The same can be said for the UK. I think everybody is getting on board in trying to get the economy back on its feet, but we do not yet know how effective all actions will turn out being.
I don’t see the international recession receding before the end of 2009.
The largest Bank in Malta, HSBC has published its results. The Bank did register a high profit but less than the previous year. Will these results reflect in any way on your members’ performance this year?
I think that like every enterprise, HSBC will do its homework to see how they can maximise their profits in the future. But under the present circumstances, I think it’s good news to be honest.
The results that came out are for 2008, so these do not reflect what is happening now. I don’t think that with a bank like HSBC, because of such results, there could be an impact on the local market.
You are now an organisation representing both importers and manufacturers. Are there more synergies or opposing stances between the two?
We know that over the past years, the traditional line between importation and manufacturing has gone. Today, a lot of our manufacturers actually import too, and vice-versa.
For instance, the furniture sector is still manufacturing while it is also importing. This, I think, would be a synergy, because in one way we want to see how manufacturing can be sustained but also how it can grow.
Instead of being in a constrained area and inward-looking, in Malta we need to be forward-looking.
In May, Malta will celebrate five years since it joined the EU. Are we really taking up all the opportunities of a single market?
Malta is still a young member. Five years in such a big institution is not a long time, but according to what is reported in the media, Malta is one of the countries that has used EU funds most effectively and has obtained a lot of funding.
I think in such a short time, Malta has done remarkably well within the EU. Coming from an entry where we still had to build up our capacities with very limited resources, I think that we have done extremely well at all levels and participated to the extent that we can. I think that Malta’s accession to the EU has been a tremendous success.
Which are those areas where we can capitalise better?
There are always areas where you can capitalise better. I think even now, the European Parliament is the place where we can voice our own issues to the central government, especially with regard to illegal immigration, where we have been on the front line.
Where we need to help out is in getting our business people together to form consortia or merge in order to tender at European level and better penetrate the European market.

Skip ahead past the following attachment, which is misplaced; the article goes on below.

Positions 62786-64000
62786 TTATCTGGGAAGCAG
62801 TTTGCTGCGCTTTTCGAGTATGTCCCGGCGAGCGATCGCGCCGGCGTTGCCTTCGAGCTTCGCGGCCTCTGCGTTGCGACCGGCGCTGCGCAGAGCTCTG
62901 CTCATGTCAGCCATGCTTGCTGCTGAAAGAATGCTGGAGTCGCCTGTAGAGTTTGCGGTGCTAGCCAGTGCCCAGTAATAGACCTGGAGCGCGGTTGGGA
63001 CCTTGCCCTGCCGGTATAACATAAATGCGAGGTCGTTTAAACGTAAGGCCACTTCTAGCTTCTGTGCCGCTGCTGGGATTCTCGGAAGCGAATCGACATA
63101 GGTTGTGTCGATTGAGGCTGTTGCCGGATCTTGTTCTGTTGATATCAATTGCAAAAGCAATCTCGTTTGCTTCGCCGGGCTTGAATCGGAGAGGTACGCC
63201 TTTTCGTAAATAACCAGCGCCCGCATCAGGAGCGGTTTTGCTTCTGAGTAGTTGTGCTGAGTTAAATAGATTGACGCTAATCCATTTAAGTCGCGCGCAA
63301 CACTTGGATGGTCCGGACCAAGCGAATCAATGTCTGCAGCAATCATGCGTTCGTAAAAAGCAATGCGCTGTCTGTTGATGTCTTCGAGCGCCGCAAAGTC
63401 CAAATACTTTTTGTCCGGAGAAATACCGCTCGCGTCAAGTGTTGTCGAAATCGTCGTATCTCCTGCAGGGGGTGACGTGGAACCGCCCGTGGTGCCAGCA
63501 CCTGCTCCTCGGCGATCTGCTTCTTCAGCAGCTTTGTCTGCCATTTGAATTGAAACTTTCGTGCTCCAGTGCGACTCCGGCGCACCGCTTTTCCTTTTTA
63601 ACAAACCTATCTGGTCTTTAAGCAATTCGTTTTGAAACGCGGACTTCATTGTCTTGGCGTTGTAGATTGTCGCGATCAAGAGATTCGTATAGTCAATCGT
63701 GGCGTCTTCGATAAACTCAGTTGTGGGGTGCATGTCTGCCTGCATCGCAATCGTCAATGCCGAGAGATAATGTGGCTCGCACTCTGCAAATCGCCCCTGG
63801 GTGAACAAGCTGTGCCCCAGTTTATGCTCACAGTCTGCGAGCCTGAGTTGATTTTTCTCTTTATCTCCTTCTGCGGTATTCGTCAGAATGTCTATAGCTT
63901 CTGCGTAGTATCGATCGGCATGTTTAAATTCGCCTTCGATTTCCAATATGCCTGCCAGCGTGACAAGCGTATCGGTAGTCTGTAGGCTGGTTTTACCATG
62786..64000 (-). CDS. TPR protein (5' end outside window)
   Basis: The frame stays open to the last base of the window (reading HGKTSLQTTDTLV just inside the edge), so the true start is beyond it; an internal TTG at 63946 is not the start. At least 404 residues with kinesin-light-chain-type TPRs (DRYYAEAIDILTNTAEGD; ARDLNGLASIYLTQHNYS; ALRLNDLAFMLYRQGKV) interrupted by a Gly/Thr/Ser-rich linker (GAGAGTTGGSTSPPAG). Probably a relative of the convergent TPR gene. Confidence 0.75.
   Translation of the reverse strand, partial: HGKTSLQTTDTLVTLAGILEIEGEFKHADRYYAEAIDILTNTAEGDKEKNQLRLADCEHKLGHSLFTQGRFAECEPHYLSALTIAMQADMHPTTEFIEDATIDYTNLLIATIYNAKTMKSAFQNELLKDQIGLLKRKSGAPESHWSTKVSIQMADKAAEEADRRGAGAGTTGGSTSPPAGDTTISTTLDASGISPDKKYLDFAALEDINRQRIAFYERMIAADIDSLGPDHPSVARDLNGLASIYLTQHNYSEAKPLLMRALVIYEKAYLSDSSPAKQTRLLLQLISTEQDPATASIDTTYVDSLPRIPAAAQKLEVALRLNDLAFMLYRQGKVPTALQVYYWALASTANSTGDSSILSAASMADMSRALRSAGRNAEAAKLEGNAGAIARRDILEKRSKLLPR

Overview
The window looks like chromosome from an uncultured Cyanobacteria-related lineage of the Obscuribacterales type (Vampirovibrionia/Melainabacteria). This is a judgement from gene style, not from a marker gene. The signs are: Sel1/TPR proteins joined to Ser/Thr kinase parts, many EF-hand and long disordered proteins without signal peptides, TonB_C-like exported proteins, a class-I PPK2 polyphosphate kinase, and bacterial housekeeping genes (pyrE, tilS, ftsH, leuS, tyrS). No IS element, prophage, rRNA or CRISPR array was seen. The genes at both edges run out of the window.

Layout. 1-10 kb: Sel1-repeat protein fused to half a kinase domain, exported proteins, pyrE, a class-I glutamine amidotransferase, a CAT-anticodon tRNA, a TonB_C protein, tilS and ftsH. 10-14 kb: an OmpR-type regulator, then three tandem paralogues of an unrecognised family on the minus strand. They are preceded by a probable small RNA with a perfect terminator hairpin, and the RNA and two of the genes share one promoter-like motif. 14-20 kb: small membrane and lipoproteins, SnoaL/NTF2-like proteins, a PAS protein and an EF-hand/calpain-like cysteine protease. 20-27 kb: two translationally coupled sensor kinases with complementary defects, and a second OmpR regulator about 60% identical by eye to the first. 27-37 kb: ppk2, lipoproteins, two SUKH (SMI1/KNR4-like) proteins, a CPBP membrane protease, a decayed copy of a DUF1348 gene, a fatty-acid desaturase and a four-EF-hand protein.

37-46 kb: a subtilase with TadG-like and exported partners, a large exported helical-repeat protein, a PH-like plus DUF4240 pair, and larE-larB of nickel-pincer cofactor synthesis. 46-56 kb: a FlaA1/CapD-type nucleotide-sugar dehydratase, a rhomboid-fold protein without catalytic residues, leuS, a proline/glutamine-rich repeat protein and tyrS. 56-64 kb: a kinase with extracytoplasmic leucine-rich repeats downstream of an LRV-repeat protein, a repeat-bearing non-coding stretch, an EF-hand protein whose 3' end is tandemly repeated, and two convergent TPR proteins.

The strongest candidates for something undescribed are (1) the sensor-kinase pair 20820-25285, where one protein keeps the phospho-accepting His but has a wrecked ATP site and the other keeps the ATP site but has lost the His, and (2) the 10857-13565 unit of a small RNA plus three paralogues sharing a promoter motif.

When in Malta we say that we have small and medium enterprises, by European standards they are micro and small. In this short time, they have not built up all the marketing skills that they need.
By joining together, they become medium-sized enterprises and can draw on each other’s synergies.
Our smaller enterprises still have to get used to the fact that they now form part of a European market, not only a Maltese market.
We are in the second year of Malta joining the Euro area. Is industry feeling safer with the currency risks?
I would say yes. In retrospect, we can thank god that we joined at that time. In the situation we are facing nowadays we would have been under much different pressure if we were to use our currency. Adopting the euro has helped, even in business circles, because it makes it easier for everybody.
I believe we have made a tremendous success out of the introduction of the euro. Changeover has gone very smooth. Today if you talk to people, it’s like as if they have had the euro for a long time. People do not talk much about the Maltese Lira any more.
Are you comfortable with the Government’s deficit growth projections?
I think that Government is being prudent in trying to keep the national deficit at bay. We feel that government has put itself a very strong target and might need or might have go back on it at some point this year, depending on how the economy develops.
However I think that it is the right approach. We cannot just dish out and forget tomorrow. After all, we are building the future of our children. Somebody will have to pay at the end of the day.
I think trying to be prudent is the right approach – I think it’s better to put oneself on a good line rather than throwing it overboard.
Although last year we did not achieve our deficit targets…
That’s because in a lot of circles we hear a lot of comments on the lines of: “Forget about this deficit and just provide support…” I think you cannot just provide support. I think you need to think about issues like the deficit while providing support.
Although at the end you may have to be reasonable and flexible. At the end, whether they will manage to achieve their targets, I don’t know, but I think it’s the right approach.
We have still registered growth in our GDP in Q4 of 2008 albeit lower than Q3. Do you still think there will be growth in GDP in 2009?
The EU is forecasting a growth of 0.7 per cent for 2009, which is almost no growth at all, but if we stay within that margin, we will do well.